Deception and Decisions: The Central Intelligence Agency, Two Presidents, and the Bay of Pigs Invasion


  • Nathan Heiman Wichita State University


communism, Central Intelligence Agency, Fidel Castro, Dwight D. Eisenhower, Bay of Pigs, Trinidad Plan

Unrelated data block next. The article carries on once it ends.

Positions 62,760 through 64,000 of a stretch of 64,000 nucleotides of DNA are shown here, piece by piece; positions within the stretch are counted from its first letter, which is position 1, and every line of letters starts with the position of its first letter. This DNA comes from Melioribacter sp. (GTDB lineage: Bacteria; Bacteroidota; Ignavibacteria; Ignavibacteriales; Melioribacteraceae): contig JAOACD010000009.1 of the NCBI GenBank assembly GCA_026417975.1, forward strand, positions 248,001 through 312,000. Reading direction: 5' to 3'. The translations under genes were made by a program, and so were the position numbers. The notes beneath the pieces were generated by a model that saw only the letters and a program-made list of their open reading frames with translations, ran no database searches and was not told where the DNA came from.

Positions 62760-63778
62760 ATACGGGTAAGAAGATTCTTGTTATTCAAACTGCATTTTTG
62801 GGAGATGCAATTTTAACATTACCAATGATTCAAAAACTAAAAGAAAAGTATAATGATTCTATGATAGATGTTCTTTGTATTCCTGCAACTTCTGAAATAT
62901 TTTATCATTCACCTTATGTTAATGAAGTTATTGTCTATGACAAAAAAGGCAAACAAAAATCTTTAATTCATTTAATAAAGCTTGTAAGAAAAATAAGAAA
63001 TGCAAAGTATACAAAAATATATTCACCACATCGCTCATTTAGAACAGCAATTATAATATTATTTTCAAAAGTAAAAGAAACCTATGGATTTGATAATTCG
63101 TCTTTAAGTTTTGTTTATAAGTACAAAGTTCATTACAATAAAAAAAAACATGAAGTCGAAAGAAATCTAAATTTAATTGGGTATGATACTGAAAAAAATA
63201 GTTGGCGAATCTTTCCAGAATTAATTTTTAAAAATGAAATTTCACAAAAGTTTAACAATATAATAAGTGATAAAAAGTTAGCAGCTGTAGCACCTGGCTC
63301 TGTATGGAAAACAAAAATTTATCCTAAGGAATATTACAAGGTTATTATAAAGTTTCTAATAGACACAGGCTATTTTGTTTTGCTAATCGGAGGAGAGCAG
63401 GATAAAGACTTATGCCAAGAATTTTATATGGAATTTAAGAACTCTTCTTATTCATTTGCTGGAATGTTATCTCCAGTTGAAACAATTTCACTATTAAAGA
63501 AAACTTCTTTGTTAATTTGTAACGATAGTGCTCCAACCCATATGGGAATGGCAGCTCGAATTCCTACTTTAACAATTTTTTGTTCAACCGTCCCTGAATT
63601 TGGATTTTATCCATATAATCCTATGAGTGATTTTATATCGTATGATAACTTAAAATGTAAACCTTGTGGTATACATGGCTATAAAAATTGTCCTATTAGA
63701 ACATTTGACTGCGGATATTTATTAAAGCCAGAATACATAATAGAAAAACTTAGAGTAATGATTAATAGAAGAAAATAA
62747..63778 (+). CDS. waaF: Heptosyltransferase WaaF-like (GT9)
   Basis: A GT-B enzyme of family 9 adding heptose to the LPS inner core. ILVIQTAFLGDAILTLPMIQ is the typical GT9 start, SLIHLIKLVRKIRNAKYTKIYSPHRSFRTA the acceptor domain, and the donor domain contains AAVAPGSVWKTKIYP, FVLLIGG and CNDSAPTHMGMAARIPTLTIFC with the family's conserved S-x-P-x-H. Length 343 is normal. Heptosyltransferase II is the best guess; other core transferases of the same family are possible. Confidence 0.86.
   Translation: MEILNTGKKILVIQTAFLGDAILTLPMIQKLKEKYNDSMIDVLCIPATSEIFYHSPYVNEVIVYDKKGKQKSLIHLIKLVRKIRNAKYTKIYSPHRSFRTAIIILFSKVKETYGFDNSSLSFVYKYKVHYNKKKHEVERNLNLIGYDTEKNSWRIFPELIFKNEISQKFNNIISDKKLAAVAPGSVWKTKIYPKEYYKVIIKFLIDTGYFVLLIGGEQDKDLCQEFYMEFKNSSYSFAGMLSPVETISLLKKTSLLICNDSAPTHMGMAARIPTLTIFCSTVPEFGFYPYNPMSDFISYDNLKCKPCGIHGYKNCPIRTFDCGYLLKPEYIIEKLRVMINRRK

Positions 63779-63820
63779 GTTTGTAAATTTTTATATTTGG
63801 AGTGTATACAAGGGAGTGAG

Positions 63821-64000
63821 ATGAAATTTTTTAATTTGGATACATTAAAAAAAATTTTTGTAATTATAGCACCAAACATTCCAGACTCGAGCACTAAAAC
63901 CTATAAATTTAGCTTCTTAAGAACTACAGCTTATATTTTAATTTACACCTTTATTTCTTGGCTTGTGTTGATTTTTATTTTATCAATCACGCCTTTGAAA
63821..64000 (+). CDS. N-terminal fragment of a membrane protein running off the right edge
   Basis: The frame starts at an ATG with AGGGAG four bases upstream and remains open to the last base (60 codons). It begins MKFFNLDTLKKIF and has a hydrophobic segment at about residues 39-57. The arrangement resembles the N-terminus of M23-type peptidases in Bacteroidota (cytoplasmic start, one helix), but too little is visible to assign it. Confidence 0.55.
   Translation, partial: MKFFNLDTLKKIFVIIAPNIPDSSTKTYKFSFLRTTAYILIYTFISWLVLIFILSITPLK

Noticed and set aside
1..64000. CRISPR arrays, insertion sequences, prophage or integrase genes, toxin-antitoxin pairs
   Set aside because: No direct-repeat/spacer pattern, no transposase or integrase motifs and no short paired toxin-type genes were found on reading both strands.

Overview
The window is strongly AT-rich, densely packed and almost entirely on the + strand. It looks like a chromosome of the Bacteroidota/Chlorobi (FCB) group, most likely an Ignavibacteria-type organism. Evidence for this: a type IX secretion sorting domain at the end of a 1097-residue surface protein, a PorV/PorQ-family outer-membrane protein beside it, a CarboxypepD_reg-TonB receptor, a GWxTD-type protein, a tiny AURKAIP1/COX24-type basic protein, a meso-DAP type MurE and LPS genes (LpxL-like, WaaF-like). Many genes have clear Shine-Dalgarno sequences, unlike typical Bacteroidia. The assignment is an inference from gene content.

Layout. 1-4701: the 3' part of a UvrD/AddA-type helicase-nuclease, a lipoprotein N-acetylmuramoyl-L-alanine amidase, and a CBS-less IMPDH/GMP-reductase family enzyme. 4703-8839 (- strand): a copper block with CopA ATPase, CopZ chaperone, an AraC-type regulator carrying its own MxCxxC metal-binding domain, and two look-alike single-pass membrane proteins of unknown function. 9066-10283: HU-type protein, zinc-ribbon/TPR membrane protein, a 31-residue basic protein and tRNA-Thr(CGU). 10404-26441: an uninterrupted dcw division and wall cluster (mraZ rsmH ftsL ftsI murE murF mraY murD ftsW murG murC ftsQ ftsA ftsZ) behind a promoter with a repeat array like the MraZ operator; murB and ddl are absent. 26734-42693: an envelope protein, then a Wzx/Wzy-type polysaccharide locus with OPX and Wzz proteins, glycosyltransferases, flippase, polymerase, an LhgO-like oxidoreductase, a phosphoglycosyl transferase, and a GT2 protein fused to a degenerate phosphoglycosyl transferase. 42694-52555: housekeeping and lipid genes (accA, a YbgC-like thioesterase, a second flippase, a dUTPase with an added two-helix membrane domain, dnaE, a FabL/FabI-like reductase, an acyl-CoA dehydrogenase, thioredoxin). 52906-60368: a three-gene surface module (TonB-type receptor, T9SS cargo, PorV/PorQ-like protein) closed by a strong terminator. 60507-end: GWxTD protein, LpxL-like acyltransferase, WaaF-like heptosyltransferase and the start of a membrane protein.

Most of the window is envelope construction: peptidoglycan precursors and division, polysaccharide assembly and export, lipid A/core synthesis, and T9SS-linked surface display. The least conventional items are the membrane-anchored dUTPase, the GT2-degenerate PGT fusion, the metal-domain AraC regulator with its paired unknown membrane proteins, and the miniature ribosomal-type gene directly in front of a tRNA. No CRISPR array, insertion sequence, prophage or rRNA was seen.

In 1959, Fidel Castro rose to power in Cuba after overthrowing dictator Fulgencio Batista. Castro and his revolutionary group, the 26th of July Movement, were viewed with suspicion by President Dwight D. Eisenhower and his administration, and by the end of the year, Castro's regime presented a grave problem to the outgoing president due to the far left-leaning politics of the group. The fear of Communism spreading throughout the Western Hemisphere in the relatively early stages of the Cold War was prevalent in American politics throughout the 1950s, and preventing such a fear from becoming a reality was a top priority. The possibility of a communist government only ninety miles away from the United States mainland did not sit well with Eisenhower or any other top national security official. The officials were well aware of the ramifications of Cuba becoming a strategic puppet for the Soviet Union, and they were willing to entertain any ideas to neutralize Castro and his regime. One such concept included President Dwight David Eisenhower authorizing the Central Intelligence Agency to plot the overthrow of the Cuban government. However, throughout the planning stage of the mission, the misinformation provided by the CIA to Presidents Eisenhower and John F. Kennedy, as well as Kennedy's own poor decisions in the weeks leading up to the invasion, ultimately doomed its chances for success.